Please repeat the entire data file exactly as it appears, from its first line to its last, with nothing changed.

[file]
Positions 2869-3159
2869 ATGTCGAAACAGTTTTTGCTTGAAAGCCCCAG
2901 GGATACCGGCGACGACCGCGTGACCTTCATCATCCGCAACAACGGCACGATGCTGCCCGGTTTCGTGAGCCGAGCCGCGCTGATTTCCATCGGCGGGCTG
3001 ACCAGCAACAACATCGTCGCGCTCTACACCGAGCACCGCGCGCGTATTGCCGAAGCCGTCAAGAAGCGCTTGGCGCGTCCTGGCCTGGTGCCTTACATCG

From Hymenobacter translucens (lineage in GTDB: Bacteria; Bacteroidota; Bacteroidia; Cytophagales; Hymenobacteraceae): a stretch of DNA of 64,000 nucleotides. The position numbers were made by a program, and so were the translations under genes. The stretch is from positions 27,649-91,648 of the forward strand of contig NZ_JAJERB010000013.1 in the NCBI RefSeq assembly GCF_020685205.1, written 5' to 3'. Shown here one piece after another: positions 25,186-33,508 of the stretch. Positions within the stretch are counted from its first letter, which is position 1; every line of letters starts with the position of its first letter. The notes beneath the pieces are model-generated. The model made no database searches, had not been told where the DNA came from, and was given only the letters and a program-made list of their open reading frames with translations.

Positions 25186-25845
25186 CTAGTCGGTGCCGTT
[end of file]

Positions 2869-3159
2869 ATGTCGAAACAGTTTTTGCTTGAAAGCCCCAG
2901 GGATACCGGCGACGACCGCGTGACCTTCATCATCCGCAACAACGGCACGATGCTGCCCGGTTTCGTGAGCCGAGCCGCGCTGATTTCCATCGGCGGGCTG
3001 ACCAGCAACAACATCGTCGCGCTCTACACCGAGCACCGCGCGCGTATTGCCGAAGCCGTCAAGAAGCGCTTGGCGCGTCCTGGCCTGGTGCCTTACATCG

From Hymenobacter translucens (lineage in GTDB: Bacteria; Bacteroidota; Bacteroidia; Cytophagales; Hymenobacteraceae): a stretch of DNA of 64,000 nucleotides. The position numbers were made by a program, and so were the translations under genes. The stretch is from positions 27,649-91,648 of the forward strand of contig NZ_JAJERB010000013.1 in the NCBI RefSeq assembly GCF_020685205.1, written 5' to 3'. Shown here one piece after another: positions 25,186-33,508 of the stretch. Positions within the stretch are counted from its first letter, which is position 1; every line of letters starts with the position of its first letter. The notes beneath the pieces are model-generated. The model made no database searches, had not been told where the DNA came from, and was given only the letters and a program-made list of their open reading frames with translations.

Positions 25186-25845
25186 CTAGTCGGTGCCGTT